Friday, July 28, 2006

Sometimes, there are really problems with the media

Way back in November, you may have heard the story about the 15-year-old girl who died of an allergic reaction after kissing her boyfriend, who had eaten a peanut butter sandwich nine hours earlier. An article about nut allergies on Slate got me thinking about the case again, and the fact that while I had heard some reports that the peanut allergy hadn't actually caused the girl's death, I couldn't recall ever reading anything concrete about the actual cause of death.

In fact, the top two returns to a Google search of the girl's name (Christina Desforges) are two articles that still cite the peanut butter kiss as the cause of death. The third link, however, is the actual coroner's report, which lists the cause of death as a severe asthma attack, and NOT an allergic reaction. (You can view the report here.)

As Emily Bazelon discusses in her article on Slate, there are real cases of severe allergies, and reactions to minute exposures, sometimes even to airborne particles. As a parent, I have sympathy for the nightmare of losing your child to something that neither you nor they could do anything about. At the same time, in dealing with public heath issues, hysteria and misinformation are often the greatest enemies. We'll be best able to deal with severe food allergies, as Bazelon states, if we really know what we're dealing with instead of dealing by default with the worst possible scenario.

I think that the Desforges case is likely to become something of an urban legend, especially since it contains just the right amount of possible sexual transgression to justify the "punishment" of death. ("Did you hear about the girl who DIED after kissing her boyfriend?") It would have been great to see some sort of follow-up to the original "peanut kiss of death" stories on a sufficient scale to correct the record.

But then, publishing corrections has always been a problem in the mass media, and far more so in the broadcast media world. We often hear about bias being the biggest problem with modern media, but I've never given that argument much credit. I think we suffer far more from sensationalism and sound bites.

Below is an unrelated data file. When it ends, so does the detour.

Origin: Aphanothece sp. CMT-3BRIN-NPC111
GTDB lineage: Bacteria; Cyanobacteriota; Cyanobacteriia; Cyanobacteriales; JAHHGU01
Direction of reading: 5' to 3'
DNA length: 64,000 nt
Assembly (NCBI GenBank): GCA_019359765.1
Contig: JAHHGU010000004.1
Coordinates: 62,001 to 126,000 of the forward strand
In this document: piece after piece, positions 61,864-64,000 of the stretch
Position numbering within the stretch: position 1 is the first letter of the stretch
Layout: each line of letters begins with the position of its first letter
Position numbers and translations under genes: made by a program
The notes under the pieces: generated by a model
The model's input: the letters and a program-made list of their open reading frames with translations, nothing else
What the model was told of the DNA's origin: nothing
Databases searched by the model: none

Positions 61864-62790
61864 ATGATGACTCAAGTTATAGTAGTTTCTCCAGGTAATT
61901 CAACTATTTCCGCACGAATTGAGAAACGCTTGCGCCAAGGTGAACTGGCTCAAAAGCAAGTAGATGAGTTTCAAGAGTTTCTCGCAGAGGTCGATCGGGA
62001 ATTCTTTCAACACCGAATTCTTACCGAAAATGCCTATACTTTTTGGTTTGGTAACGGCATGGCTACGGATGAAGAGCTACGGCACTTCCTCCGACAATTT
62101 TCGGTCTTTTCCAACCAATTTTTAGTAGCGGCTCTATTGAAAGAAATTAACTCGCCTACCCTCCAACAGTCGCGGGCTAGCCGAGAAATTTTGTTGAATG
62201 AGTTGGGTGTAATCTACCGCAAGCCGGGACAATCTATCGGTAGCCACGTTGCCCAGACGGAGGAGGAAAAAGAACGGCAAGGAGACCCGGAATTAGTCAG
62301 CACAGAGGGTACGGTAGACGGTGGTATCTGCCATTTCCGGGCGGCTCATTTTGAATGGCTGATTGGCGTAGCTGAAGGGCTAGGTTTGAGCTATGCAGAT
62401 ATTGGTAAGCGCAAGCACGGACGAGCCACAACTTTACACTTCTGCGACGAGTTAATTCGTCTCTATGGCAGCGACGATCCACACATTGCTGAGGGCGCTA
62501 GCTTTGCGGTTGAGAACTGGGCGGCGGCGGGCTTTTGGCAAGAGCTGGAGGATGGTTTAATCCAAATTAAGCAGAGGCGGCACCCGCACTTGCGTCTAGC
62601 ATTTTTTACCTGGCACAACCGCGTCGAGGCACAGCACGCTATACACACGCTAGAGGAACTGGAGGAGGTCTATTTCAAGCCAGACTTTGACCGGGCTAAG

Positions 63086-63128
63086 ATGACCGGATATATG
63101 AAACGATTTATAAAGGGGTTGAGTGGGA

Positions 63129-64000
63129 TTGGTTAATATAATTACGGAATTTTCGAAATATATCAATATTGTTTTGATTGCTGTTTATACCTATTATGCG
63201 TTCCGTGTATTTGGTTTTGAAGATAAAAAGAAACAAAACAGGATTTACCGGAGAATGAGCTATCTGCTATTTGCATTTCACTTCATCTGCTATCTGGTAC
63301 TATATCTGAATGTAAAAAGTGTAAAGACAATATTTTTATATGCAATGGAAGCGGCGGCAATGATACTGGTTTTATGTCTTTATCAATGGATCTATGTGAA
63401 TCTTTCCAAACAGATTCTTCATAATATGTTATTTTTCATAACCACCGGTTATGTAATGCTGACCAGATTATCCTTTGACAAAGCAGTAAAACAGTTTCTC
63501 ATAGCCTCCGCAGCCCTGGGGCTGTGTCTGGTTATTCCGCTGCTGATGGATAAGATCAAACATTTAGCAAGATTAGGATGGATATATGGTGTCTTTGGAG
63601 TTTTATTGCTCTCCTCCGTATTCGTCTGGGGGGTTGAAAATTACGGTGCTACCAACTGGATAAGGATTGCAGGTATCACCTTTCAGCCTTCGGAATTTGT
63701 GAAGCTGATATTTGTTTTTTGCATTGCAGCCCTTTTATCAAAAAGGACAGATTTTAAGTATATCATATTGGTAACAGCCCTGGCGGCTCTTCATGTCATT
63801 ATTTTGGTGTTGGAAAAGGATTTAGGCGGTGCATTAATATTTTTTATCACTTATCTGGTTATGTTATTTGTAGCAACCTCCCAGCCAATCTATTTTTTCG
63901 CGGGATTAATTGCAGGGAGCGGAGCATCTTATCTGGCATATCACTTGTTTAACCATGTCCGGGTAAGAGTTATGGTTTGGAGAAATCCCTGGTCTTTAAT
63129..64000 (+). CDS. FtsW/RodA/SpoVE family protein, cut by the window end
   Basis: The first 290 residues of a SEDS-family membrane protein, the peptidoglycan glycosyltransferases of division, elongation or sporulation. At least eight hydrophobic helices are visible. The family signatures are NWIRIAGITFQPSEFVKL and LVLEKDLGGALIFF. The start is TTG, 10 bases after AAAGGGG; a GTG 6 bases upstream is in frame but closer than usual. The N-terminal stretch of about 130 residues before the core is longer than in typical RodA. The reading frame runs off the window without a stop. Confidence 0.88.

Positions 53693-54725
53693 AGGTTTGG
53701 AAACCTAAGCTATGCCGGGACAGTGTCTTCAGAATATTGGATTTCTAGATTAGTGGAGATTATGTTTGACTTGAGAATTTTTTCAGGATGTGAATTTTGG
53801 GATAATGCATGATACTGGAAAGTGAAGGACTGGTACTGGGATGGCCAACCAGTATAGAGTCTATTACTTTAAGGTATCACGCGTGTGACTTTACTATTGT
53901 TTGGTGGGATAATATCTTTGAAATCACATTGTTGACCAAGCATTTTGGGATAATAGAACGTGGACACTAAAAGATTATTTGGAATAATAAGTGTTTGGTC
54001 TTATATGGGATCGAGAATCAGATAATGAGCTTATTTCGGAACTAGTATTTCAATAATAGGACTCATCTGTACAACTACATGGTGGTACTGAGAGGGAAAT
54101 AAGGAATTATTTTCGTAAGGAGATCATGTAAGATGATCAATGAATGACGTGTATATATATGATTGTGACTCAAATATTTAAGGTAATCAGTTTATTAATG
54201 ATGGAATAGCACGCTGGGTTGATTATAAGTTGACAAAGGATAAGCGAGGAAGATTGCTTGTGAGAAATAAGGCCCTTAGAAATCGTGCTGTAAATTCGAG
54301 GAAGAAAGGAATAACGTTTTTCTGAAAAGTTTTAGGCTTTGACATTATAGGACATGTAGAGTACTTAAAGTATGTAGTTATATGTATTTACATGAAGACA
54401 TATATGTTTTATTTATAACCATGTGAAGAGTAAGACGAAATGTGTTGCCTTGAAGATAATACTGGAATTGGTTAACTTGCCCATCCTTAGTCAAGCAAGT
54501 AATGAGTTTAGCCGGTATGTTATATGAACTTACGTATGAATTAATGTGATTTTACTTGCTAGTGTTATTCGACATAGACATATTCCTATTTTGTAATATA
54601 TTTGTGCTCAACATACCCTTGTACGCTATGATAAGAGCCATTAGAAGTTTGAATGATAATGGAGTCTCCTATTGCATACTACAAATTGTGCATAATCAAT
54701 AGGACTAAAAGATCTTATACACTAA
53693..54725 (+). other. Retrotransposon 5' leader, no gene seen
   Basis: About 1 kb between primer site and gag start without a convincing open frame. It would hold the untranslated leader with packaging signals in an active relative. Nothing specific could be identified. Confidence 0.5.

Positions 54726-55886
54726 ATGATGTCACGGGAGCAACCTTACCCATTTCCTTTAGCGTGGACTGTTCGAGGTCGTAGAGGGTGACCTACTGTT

(Editor's note: There is an aspect of mea culpa in this post. Back in November I participated in some of the hysteria when Snarkmarket originally brought the case to my attention. Consider this my attempt to print a correction of sufficient scale to try and correct the record.)

Saturday, July 22, 2006

Better news

I have a house!

And to celebrate, here's a link to one of my favorite episodes from the New Batman Adventures: Over the Edge. (Note: It seems Warner Brothers finally got wise, and YouTube has pulled the episode. 12/07/06)

I get a house, Batman loses his. The universe stays in balance. (Of course, my new house is no Wayne Manor, but then, since Wayne Manor doesn't actually exist, that means that my house is actually way bigger than Bruce Wayne's.)

Monday, July 17, 2006

It's been a tough week in Lansing. . .

I'm trying to buy a house and we're running into issues getting the deal closed. I apologize if I seem to have disappeared, but I should be back soon (unless, of course, I'm homeless).

Wednesday, July 05, 2006

It's been a tough week in Detroit

Which is probably why I'm happy that I'm in Lansing. . .

But anyway, it has been a tough week or so in Detroit sports. Steve Yzerman is retiring. Ben Wallace signed with the Bulls. The Tigers scraped out a couple of wins in a tough series with the worst team in the National League, the Pittsburgh Pirates, and have lost two straight to the AL-West-leading Oakland Athletics.

While Yzerman is a big loss, I'm not that much of a hockey fan, and the Captain has been thinking about retirement for the past couple of years at least. Wallace is a bit more of a surprise, and while I'm concerned, I still can't quite think of it as the worst thing in the world. Wallace is irreplaceable in defense, but is questionable at best on offense, and he spent a good part of the second half of last season clashing with Flip Wilson, the Pistons' head coach. At the same time, however, Wallace was a big part of team chemistry, and it remains to be seen what the Pistons' starting five will look like on the floor next year, even with Rip, 'Sheed, Chauncey, and Tayshaun coming back.

I've taken a great deal of pleasure from watching the Tigers this year, but like all other Detroit teams, them seem to give an attentive fan a great deal to worry about, even when they possess the best record in Major League Baseball. This year, the Tigers seem to insist on losing to the good teams--Boston, New York, Chicago, and apparently Oakland. In all truth, I'd bee happy this year with a .500 season, but it would be a shame if the Tigers weren't able to follow-up this first half without at least a wild card bid. Were it just the Oakland series, I wouldn't be so worried, but to play poorly against the Pirates and then lose to Oakland doesn't bode well.

It may be well to keep in mind that the playoffs are really a bonus at this point. As poorly as the Tigers have played the past few years, it's really good to just see them win.

My prediction, just before the All-Star break: we make the playoffs as the wild card and lose first round. (I think we'll keep playing well, but the Tigers just haven't shown the ability to beat the really good teams yet.)